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English Dictionary: appreciating by the DICT Development Group
1 result for appreciating
From Webster's Revised Unabridged Dictionary (1913) [web1913]:
   Appreciate \Ap*pre"ci*ate\, v. t. [imp. & p. p. {Appreciated};
      p. pr. & vb. n. {Appreciating}.] [L. appretiatus, p. p. of
      appretiare to value at a price, appraise; ad + pretiare to
      prize, pretium price. Cf. {Appraise}.]
      1. To set a price or value on; to estimate justly; to value.
                     To appreciate the motives of their enemies.
      3. To raise the value of; to increase the market price of; --
            opposed to {depreciate}. [U.S.]
                     Lest a sudden peace should appreciate the money.
      4. To be sensible of; to distinguish.
                     To test the power of bees to appreciate color.
      Syn: To {Appreciate}, {Estimate}, {Esteem}.
      Usage: Estimate is an act of judgment; esteem is an act of
                  valuing or prizing, and when applied to individuals,
                  denotes a sentiment of moral approbation. See
                  {Estimate}. Appreciate lies between the two. As
                  compared with estimate, it supposes a union of
                  sensibility with judgment, producing a nice and
                  delicate perception. As compared with esteem, it
                  denotes a valuation of things according to their
                  appropriate and distinctive excellence, and not simply
                  their moral worth. Thus, with reference to the former
                  of these (delicate perception), an able writer says.
                  [bd]Women have a truer appreciation of character than
                  men;[b8] and another remarks, [bd]It is difficult to
                  appreciate the true force and distinctive sense of
                  terms which we are every day using.[b8] So, also, we
                  speak of the difference between two things, as
                  sometimes hardly appreciable. With reference to the
                  latter of these (that of valuation as the result of a
                  nice perception), we say, [bd]It requires a peculiar
                  cast of character to appreciate the poetry of
                  Wordsworth;[b8] [bd]He who has no delicacy himself,
                  can not appreciate it in others;[b8] [bd]The thought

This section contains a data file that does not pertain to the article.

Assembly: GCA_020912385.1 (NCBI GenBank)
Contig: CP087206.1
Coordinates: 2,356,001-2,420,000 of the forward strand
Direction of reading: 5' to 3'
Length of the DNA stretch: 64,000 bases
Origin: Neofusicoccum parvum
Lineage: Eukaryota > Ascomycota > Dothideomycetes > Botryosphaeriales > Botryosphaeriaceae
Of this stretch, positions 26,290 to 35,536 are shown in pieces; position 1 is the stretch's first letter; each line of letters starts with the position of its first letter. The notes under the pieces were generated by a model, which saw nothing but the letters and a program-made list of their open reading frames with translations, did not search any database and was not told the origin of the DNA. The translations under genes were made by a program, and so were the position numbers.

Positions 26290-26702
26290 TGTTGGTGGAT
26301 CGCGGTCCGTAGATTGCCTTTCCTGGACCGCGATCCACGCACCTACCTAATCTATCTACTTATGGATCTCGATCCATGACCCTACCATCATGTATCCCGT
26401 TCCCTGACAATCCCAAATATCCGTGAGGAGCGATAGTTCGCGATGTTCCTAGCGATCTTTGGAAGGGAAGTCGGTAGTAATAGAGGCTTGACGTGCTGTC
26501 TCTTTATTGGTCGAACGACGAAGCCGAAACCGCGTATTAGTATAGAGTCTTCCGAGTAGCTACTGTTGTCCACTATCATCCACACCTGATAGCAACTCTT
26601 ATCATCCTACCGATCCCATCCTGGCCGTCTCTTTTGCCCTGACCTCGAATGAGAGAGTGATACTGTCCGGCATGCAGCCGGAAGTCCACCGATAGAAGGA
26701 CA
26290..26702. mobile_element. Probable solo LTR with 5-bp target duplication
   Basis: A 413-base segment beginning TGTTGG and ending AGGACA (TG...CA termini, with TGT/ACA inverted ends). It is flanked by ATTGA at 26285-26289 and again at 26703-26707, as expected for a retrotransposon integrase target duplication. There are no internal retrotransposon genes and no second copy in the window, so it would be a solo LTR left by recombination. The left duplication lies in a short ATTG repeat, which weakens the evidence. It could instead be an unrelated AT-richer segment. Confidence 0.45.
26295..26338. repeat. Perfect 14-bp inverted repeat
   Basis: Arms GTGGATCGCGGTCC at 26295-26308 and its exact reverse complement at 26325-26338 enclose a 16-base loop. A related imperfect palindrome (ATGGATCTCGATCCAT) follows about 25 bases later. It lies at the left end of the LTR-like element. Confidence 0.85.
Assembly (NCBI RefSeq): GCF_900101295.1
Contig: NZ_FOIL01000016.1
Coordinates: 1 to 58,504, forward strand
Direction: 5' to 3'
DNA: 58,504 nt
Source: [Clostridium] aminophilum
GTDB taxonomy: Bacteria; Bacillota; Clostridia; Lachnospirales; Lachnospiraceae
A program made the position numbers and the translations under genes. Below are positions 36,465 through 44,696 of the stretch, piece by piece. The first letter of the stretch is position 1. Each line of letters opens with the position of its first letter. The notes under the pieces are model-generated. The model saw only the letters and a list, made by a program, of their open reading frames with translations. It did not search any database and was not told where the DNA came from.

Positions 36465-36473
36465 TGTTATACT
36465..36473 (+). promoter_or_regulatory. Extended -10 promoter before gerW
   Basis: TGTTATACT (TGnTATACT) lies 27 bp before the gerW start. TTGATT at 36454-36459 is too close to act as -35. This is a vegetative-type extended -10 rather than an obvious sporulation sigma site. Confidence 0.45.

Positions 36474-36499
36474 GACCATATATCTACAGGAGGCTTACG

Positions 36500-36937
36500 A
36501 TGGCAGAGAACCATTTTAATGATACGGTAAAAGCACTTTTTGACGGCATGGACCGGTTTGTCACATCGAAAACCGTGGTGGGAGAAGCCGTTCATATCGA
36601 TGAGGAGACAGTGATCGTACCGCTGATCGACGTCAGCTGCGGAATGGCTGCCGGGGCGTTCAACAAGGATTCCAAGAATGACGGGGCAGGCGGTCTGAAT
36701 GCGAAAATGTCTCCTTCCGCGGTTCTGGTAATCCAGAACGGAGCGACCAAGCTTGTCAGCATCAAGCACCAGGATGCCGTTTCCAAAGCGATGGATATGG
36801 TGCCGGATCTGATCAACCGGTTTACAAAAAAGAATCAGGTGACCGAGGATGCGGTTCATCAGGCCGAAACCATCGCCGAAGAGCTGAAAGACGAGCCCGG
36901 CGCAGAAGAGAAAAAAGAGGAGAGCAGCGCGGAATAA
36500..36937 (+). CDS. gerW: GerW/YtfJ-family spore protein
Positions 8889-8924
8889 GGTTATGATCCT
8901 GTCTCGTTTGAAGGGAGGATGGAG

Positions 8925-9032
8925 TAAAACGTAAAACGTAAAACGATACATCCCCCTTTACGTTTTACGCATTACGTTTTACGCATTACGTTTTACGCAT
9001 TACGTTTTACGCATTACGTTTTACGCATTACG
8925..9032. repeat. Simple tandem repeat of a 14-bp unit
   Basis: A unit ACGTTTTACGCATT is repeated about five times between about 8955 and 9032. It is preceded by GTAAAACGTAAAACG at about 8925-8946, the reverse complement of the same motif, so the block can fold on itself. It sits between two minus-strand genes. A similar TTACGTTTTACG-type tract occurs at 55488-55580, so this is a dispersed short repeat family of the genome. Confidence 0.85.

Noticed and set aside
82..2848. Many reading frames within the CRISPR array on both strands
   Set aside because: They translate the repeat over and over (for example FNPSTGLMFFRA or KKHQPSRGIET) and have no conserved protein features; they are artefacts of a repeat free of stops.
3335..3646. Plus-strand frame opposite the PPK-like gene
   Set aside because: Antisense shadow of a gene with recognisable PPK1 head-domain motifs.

of death is salutary, because it leads us to
                  appreciate worldly things aright.[b8] Appreciate is
                  much used in cases where something is in danger of
                  being overlooked or undervalued; as when we speak of
                  appreciating the difficulties of a subject, or the
                  risk of an undertaking. So Lord Plunket, referring to
                  an [bd]ominous silence[b8] which prevailed among the
                  Irish peasantry, says, [bd]If you knew how to
                  appreciate that silence, it is more formidable than
                  the most clamorous opposition.[b8] In like manner, a
                  person who asks some favor of another is apt to say,
                  [bd]I trust you will appreciate my motives in this
                  request.[b8] Here we have the key to a very frequent
                  use of the word. It is hardly necessary to say that
                  appreciate looks on the favorable side of things. we
                  never speak of appreciating a man's faults, but his
                  merits. This idea of regarding things favorably
                  appears more fully in the word appreciative; as when
                  we speak of an appreciative audience, or an
                  appreciative review, meaning one that manifests a
                  quick perception and a ready valuation of excellence.
No guarantee of accuracy or completeness!
©TU Chemnitz, 2006-2019
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